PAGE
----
As expected, the D.C. city council finalized a Washington Nationals stadium lease yesterday, by the same 9-4 vote it approved it by last month. This now clears the way for the sale of the MLB-owned team to private owners, and for the construction of a $600-million-plus stadium near the Anacostia River.
The reaction in the media has mostly been one of relief – the Washington Post story this morning is headlined “At Long Last, a D.C. Stadium Deal” – but while lord knows I’ll be glad never to have to sit through watching another D.C. council hearing, there’s not much good news here for D.C. or for those concerned about the public cost of private stadium deals. The final deal caps the public cost at $611 million – $271 million more than the plan as it was first reported in September 2004; the team, meanwhile, will be on the hook for only $20 million in parking garage costs. And the Nationals will reap all revenues from the stadium, including parking, concessions, and naming-rights fees on the publicly owned stadium, while the city will collect only a few million dollars a year in rent that won’t be nearly enough to pay off the public costs. Coming after the St. Louis Cardinals‘ agreement to pay two-thirds of the cost of their new stadium, and amid talks for the New York Yankees and Mets to roughly go halfsies on their proposed new homes, the D.C. deal is a throwback to the bad old days of ’90s “you build the stadium, we get all the benefits” deals,” and seriously ups the ante for stadium negotiations involving teams like the A’s, Royals, and Marlins.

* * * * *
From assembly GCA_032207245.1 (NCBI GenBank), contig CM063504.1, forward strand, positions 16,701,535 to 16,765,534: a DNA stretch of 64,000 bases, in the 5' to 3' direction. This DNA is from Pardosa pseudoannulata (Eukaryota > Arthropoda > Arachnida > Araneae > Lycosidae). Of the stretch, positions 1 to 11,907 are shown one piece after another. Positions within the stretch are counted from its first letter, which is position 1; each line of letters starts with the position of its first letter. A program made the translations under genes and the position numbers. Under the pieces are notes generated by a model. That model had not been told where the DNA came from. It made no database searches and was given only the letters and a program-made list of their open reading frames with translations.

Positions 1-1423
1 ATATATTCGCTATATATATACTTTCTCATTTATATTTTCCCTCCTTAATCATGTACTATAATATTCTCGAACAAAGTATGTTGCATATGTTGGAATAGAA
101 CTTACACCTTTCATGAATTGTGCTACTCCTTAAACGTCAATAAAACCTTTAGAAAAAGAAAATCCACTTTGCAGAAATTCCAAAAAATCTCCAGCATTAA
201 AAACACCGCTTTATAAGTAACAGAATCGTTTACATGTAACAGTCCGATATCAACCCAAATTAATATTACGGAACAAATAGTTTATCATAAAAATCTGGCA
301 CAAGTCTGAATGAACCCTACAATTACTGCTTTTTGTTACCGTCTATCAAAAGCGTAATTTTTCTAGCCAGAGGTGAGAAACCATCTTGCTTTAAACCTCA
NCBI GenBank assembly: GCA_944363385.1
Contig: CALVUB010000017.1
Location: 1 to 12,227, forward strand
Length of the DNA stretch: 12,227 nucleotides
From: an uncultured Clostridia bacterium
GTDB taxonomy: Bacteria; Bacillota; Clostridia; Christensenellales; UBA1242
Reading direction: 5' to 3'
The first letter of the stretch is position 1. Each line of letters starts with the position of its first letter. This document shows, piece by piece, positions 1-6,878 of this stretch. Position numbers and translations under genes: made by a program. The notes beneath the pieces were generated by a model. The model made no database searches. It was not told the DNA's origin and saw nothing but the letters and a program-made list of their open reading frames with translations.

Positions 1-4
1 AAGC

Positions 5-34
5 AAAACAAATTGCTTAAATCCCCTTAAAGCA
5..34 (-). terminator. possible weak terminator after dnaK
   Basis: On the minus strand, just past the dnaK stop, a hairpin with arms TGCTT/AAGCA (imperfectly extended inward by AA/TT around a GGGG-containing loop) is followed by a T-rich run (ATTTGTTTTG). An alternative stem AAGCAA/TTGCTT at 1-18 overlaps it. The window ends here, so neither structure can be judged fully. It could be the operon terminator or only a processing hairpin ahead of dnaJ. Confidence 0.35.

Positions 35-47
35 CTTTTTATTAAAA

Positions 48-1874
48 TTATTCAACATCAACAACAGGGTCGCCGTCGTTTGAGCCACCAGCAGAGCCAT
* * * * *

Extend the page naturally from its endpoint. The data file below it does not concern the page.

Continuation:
To their credit, even the councilmembers who voted for the deal sounded sheepish about what they’d just done. Council chair Linda Cropp declared: “I don’t think anyone is happy with this whole piece. But everyone has played a role in making it a little bit better”; during the council debate, Carol Schwartz had griped, “I feel stuck. And I don’t like being stuck,” and said she wished she could throw the stadium lease “into the ocean.” And Kwame Brown, one of three rookie councilmembers elected in 2004 on anti-stadium platforms – all of whom went on to vote for the final stadium deal – declaimed: “This is nothing we should put our chest in the air [about] and say we created the best deal for the residents of the District of Columbia. But we probably couldn’t have done any better. It was this or zero.” Of course, sometimes zero is still better than the alternative.